Investigating unexplained disk activity on Mac OS Lion

Recently I became frustrated with the amount of inexplicable disk access going on on my old iMac – something was thrashing the hard disk relentlessly and blocking other apps.

Using sudo fs_usage I found that the main activity after login was Dropbox (which was fair enough), the Akamai background downloader for Adobe Creative Cloud (which wasn’t) and Spotify’s background web service (which was just bizarre) 

So I found and deleted the akamai downloader for Adobe Creative Cloud:

/Applications/Akamai/admintool uninstall -force

Then told Spotify not to open at startup and not to allow itself to be started from the web:Image

sudo fs_usage then reported a lot of access from the launch services daemon which seemed to be thrashing th disk for no reason, so dumped and rebuilt its database:

sudo /System/Library/Frameworks/CoreServices.framework/Versions/A/Frameworks/LaunchServices.framework/Versions/A/Support/lsregister -kill -r -domain local -domain system -domain user

And now, touch wood-coloured plastic, it all seems to be much improved. Launch services and spotify still do a lot after login but it settles down after a minute or two instead of this constant thrashing it was doing. 

So that’s all good then.

Hiding local changes in git

So I found myself needing to make some local customisations to database.yaml and didn’t want to commit these. Turns out the solution is twofold

You don’t want to gitignore the whole file because that removes it from VCS for everyone. Instead, add the file to your local excludes file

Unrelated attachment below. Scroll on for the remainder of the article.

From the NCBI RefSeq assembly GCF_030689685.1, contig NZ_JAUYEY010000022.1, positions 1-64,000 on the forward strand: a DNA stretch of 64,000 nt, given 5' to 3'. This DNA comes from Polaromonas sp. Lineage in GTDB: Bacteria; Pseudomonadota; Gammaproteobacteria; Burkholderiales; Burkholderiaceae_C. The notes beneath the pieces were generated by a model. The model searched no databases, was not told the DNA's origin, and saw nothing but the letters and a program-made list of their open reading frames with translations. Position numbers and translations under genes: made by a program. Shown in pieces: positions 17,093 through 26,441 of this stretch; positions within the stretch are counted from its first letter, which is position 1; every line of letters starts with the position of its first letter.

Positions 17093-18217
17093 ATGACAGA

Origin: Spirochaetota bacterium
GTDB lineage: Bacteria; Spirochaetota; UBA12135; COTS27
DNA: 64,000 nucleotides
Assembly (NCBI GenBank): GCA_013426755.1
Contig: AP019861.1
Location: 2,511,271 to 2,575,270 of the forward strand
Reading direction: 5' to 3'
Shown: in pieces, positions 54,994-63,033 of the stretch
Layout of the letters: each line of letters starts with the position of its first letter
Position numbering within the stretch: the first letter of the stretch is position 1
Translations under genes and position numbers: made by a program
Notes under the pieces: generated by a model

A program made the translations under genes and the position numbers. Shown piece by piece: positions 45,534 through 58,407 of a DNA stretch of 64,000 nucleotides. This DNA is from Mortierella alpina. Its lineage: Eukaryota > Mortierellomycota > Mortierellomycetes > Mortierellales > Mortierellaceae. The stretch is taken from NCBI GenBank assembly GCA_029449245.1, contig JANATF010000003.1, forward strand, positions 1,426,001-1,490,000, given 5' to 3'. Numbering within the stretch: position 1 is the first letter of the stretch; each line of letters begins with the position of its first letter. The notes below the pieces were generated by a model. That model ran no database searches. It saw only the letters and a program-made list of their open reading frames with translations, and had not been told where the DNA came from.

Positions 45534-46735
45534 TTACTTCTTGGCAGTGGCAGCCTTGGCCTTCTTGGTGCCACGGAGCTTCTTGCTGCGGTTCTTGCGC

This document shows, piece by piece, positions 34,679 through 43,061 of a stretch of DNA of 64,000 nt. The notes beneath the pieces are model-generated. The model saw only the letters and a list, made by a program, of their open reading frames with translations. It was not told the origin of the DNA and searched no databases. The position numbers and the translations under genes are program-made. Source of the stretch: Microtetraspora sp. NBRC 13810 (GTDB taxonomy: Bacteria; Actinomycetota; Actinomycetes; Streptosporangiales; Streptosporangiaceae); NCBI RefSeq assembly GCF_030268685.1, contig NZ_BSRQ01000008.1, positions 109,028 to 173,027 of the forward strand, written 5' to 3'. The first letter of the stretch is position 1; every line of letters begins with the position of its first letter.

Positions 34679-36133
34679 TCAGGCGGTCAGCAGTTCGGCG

vi .git/info/exclude
add config/database.yaml
Then run 
git update-index –assume-unchanged config/database.yaml
And voila – git status no longer includes the local mods

Adding a new repo to github – quick steps

Quick notes on adding an existing project to github

Check you’ve got public key auth set up properly on github:

ssh -T
# Attempts to ssh to github

You may see this warning:

# The authenticity of host ‘ (’ can’t be established.
# RSA key fingerprint is 16:27:ac:a5:76:28:2d:36:63:1b:56:4d:eb:df:a6:48.
# Are you sure you want to continue connecting (yes/no)?
Don’t worry, this is supposed to happen. Verify that the fingerprint matches the one here and type “yes”.

# Hi username! You’ve successfully authenticated, but GitHub does not
# provide shell access.
If that username is correct, you’ve successfully set up your SSH key. Don’t worry about the shell access thing, you don’t want that anyway.

In the local project, assuming it’s not under any VCS at the moment:

git init
git add .
git commit -m "initial commit"

Create a new repository on the command line

On github, create a new empty repo

Note the lines it tells you under “Push an existing repository from the command line” – or edit these ones:

git remote add origin
git push -u origin master

Do those in the new working directory, which will add the github repo as an upstream origin repository for your local one, then push the entire history up to the master branch on there, synchronising them.

Then do

git pull
git push

as needed to sync between local and remote.